Tell the FCC to Stop Debt Collectors from Calling Your Cell Phone


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Copyright © 2006-2014
Privacy Rights Clearinghouse
Posted May 7, 2006

Updated: May 8, 2006

Deadline for comments is May 11, 2006

Debt collectors want permission to call your cell phone. They want to use autodialers in order to reach as many numbers as possible.

Unfortunately, being debt free may not help you avoid these calls. Autodialers allow debt collectors to call so many numbers that the accuracy of the phone number is not assured. The person who had your phone number in the past may be in debt, but you may get the call. Or the collector might be calling the wrong John Smith. Another possibility is that you, the victim of identity theft, might be hounded by a debt collector calling your cell phone.

The law currently protects consumers from such calls to cell phones, but the debt collectors want that to change. The Telephone Consumer Protection Act (TCPA) and Federal Communications Commission (FCC) Rules say automatic dialing systems cannot be used to call your cell phone, pager, or other device when you are charged for the call . The only exception is for emergencies or calls you approve in advance.

Debt collectors and their trade association, ACA International, are now asking the FCC to say that the law does not apply to them. ACA has filed a petition asking the FCC to allow autodialed collection calls to cellular phones.

ACA has over 5,800 member collection companies and hundreds of debt collectors have filed comments in favor of autodialing. Some consumers have commented as well, but the FCC has not heard from nearly enough consumers.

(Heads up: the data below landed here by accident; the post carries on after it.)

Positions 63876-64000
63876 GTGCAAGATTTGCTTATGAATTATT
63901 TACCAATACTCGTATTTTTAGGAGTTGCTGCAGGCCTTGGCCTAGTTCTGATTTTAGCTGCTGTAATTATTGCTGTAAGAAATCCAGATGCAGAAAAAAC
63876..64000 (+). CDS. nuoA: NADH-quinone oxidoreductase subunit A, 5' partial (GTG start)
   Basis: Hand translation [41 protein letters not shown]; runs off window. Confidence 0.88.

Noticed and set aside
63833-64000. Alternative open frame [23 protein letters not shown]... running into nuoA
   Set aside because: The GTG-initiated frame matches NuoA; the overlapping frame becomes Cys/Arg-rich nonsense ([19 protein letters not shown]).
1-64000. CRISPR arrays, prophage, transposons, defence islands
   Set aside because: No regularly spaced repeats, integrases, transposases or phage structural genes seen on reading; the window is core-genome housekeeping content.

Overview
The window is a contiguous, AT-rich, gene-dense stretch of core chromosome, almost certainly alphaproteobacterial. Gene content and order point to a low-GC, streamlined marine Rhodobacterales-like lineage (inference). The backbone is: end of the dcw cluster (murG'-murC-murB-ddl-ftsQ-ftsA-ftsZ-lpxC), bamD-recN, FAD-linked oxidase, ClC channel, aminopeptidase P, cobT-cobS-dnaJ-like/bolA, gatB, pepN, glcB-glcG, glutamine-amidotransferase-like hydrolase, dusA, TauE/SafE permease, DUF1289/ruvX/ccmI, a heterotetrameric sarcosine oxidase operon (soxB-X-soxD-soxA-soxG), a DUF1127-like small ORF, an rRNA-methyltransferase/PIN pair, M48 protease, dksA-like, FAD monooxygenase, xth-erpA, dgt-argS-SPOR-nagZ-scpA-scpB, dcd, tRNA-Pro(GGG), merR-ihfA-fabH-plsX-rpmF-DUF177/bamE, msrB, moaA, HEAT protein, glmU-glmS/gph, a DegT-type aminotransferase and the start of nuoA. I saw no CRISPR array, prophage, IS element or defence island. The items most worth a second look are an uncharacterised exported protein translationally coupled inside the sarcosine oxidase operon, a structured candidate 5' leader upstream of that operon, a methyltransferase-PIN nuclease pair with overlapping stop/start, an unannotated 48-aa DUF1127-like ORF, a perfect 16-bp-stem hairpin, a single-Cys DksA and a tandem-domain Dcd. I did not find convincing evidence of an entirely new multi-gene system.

To read the ACA's Petition, go to: http://gullfoss2.fcc.gov/prod/ecfs/retrieve.cgi?native_or_pdf=pdf&id_document=6518333182

To read a sampling of what debt collectors say and comments from other consumers, go to: http://gullfoss2.fcc.gov/prod/ecfs/comsrch_v2.cgi and put in '02-278' under 'Proceeding.'

We think autodialers should not be used to call cell phones. First of all, the law doesn't allow it. Second, you are charged for incoming cell phone calls. Collection calls also result in many consumer complaints about abusive language, calls at odd hours, calls to employers and others.

The federal Fair Debt Collection Practices Act prohibits abusive collector calls, but still many people experience these problems. For more on debt collection, see PRC Fact Sheet 27: Debt Collection Practices: When Hardball Tactics Go Too Far, http://www.privacyrights.org/fs/fs27-debtcoll.htm

Debt collectors do not currently bother to ensure that the person they are calling is truly the debtor, and there is no evidence that they will be more cautious when calling cell phones. This disregard for accuracy is unacceptable when you must pay for every minute of cell phone use. Don't let the debt collectors bully the FCC into saying debt collectors are above the law.

If you want to voice your opinion or tell the FCC about an experience you've had, you can easily file an "electronic" comment. http://gullfoss2.fcc.gov/prod/ecfs/upload_v2.cgi

Be sure to include the Proceedings Number "02-278." Put either your name or "consumer" as the applicant in box 3. If you do not want your name to be included in the public comments, then be anonymous and use the word "consumer" here.

Your comment does not have to be long. At the bottom of the electronic comment web page, you will find a place to file a "brief comment."

To read the comments filed by the Privacy Rights Clearinghouse, click here: www.privacyrights.org/ar/FCC-DebtCell.htm

 

Copyright © Privacy Rights Clearinghouse. This copyrighted document may be copied and distributed for nonprofit, educational purposes only. For distribution, see our copyright and reprint guidelines. The text of this document may not be altered without express authorization of the Privacy Rights Clearinghouse.


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